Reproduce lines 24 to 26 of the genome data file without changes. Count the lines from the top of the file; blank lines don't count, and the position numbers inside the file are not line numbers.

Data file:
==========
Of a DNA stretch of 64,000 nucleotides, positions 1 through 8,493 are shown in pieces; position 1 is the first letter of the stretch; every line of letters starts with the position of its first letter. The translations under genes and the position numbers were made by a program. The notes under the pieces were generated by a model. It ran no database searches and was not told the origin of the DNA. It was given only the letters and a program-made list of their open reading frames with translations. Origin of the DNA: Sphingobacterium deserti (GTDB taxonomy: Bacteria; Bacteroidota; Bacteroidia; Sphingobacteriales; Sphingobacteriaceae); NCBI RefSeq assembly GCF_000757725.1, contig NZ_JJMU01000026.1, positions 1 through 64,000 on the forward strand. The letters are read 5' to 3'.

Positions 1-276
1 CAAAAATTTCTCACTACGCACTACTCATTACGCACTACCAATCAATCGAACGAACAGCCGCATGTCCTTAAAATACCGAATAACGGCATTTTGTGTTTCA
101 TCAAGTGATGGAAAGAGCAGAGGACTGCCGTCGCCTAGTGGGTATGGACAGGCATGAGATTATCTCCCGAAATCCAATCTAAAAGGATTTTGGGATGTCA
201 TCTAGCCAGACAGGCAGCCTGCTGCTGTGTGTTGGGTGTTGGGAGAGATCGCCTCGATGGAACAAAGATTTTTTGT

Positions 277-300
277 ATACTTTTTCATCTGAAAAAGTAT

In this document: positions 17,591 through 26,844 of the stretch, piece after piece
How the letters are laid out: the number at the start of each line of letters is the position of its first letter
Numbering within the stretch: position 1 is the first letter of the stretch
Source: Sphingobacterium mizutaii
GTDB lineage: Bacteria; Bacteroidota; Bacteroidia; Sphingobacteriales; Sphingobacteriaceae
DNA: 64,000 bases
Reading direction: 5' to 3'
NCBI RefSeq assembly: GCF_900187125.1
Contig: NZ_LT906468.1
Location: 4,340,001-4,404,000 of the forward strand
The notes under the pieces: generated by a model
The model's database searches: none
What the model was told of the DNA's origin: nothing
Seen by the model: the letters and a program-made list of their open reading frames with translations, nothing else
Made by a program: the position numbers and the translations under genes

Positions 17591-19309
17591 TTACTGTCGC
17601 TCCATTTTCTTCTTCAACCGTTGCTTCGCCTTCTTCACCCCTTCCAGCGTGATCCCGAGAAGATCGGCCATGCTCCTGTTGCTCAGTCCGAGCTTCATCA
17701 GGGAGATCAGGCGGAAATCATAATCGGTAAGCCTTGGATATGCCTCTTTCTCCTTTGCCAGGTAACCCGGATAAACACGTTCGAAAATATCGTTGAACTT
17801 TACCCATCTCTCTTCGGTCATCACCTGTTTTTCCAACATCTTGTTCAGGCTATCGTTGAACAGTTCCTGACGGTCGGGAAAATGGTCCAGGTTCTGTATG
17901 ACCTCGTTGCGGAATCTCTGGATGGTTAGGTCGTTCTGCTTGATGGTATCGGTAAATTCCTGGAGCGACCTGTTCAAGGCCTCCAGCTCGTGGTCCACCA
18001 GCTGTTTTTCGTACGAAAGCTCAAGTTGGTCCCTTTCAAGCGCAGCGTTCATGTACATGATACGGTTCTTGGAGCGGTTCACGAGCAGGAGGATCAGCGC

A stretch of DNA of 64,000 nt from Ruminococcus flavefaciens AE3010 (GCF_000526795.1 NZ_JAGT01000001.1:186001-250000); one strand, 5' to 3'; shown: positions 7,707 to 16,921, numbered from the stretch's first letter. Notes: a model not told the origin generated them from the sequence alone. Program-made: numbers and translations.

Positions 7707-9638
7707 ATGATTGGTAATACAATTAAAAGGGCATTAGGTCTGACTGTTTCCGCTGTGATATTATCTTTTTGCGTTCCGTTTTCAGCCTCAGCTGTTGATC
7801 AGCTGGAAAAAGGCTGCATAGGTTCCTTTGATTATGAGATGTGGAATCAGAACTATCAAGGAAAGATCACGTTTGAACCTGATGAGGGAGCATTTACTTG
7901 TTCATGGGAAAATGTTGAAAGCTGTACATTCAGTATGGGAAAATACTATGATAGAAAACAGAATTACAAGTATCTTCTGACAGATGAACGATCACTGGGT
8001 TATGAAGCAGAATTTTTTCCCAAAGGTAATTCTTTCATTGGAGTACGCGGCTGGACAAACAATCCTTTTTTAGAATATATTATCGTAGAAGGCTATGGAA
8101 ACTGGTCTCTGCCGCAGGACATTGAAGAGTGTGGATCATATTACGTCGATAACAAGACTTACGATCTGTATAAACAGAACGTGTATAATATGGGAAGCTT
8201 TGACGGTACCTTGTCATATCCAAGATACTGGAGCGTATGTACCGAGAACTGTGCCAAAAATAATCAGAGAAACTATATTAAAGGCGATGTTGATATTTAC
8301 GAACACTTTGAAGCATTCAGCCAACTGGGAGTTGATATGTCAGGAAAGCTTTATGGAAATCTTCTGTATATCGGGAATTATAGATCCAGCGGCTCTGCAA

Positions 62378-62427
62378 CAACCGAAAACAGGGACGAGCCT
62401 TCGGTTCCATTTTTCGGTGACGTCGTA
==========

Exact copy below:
17591 TTACTGTCGC
17601 TCCATTTTCTTCTTCAACCGTTGCTTCGCCTTCTTCACCCCTTCCAGCGTGATCCCGAGAAGATCGGCCATGCTCCTGTTGCTCAGTCCGAGCTTCATCA
17701 GGGAGATCAGGCGGAAATCATAATCGGTAAGCCTTGGATATGCCTCTTTCTCCTTTGCCAGGTAACCCGGATAAACACGTTCGAAAATATCGTTGAACTT